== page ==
Occupational Licensing Used to Intimidate
CALIFORNIA: WHERE RIGOROUS INQUIRY GOES TO DIE
It smothers innovation and silences debate. These have been principal criticisms of occupational licensing over the years, and nowhere is innovation and debate under greater attack than in California.
Last year, lawmakers there passed a bill tasking the state’s regulator of real estate appraisers to apply lopsided scrutiny to valuations that come in “low” (a friction point with the state’s powerful Realtors, lenders and homebuilders). California lawmakers now want to use the state’s medical board to intimidate physicians and surgeons who might be tempted to deviate from the official script on Covid-19.
Assembly Bill 2098 would instruct the board to discipline licensees when they publicly question existing patient-care standards. It provides no better illustration of how occupational licensing promotes groupthink and intolerance to differing viewpoints. Its author is Assembly Member Evan Low of Campbell, California.
The California bill would classify the dissemination of “misinformation” related to Covid as unprofessional conduct and compel the medical board to bring disciplinary actions against physicians and surgeons caught engaging in the practice. What precisely is “misinformation”? The bill leaves that open to interpretation. The bill sets the stage for medical boards to become launching pads for personal and political vendettas.
In the early days of the pandemic, much was learned through trial and error. Thanks to rigorous inquiry and robust debate, we now know that too great a focus was initially placed on early intubation and mechanical ventilation. Outcomes improved when certain patients were kept off a ventilator and placed in a prone position instead. We now know that the relatively inexpensive steroid dexamethasone has been administered to great effect in extremely sick patients.
But these therapies, which are now part of standard treatment, would have initially been considered “misinformation” under the California bill. Lawmakers want the state’s medical board to take action against doctors who peddle “misinformation” about Covid-19 related to the “nature and risks of the virus, its prevention and treatment; and the development, safety and effectiveness of Covid-19 vaccines.”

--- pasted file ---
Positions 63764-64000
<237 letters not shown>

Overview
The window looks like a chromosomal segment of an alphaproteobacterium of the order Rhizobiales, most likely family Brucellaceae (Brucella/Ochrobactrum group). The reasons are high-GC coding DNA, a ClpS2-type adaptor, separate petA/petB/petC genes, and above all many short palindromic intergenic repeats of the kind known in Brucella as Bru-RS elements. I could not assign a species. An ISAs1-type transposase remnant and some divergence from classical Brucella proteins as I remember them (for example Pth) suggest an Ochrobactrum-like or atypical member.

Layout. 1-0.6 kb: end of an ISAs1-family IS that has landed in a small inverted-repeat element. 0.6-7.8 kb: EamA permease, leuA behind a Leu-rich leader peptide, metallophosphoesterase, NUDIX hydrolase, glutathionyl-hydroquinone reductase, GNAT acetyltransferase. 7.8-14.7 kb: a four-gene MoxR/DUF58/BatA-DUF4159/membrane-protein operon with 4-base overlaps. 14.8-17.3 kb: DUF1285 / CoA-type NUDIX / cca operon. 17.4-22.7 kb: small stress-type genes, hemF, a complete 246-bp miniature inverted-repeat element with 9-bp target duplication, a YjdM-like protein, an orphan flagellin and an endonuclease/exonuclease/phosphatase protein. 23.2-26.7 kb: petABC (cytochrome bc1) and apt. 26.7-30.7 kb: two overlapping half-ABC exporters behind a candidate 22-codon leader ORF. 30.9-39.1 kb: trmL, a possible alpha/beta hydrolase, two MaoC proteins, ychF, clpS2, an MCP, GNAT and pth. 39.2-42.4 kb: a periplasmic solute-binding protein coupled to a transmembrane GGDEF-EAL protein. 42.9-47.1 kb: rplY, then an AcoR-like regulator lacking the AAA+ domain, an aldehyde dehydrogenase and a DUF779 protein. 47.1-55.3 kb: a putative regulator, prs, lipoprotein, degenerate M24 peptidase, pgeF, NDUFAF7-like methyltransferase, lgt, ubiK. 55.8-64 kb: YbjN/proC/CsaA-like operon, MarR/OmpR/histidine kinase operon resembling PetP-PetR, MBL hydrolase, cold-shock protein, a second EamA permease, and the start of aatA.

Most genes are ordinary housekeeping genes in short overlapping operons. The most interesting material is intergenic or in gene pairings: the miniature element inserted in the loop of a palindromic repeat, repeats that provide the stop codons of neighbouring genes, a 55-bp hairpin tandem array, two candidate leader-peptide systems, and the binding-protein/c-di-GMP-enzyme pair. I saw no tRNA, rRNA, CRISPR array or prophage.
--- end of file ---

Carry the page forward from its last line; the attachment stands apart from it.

“State occupational licensing boards can become backward-thinking fiefdoms on their own,” said author Jeremy Bagott. “The involvement of self-interested lawmakers during election years supercharges weaknesses already inherent with these boards. They can become politburos and the damage they do stifles innovation with incalculable costs to society.
“[AB 2098] is a classic example of how occupational licensing can be used to intimidate and shut down discourse,” said Bagott.
The use of licensing boards to silence objectionable but potentially important discourse is not unique to California. Recently, the Illinois Department of Financial and Professional Regulation placed a Sword of Damocles above the heads of physicians and surgeons in that state by issuing a notice to remind them that any advice or treatment provided to a patient must “conform with evidence-based medicine and standards of care and that failure to do so may subject the individual to disciplinary action under the Medical Practice Act.”
The Illinois notice contains a handy link for practitioners to report each other for spreading “misinformation.”
Signed into law last year was Assembly Bill 948, which requires California’s real estate appraiser enforcement bureau to earmark complaints by principally sellers and their agents over putative low appraised values with no equivalent attention to the complaints of buyers who might complain of high values. The law will inevitably cow many appraisers into thinking twice before concluding a value that threatens to upset the seller.
Bagott is not optimistic about the future of free speech as occupational licensing proliferates in the states.
“This is a threat to commercial speech and, in the case of physicians, scientific advancement. States need to find ways to move beyond this antiquated structure,” he said.
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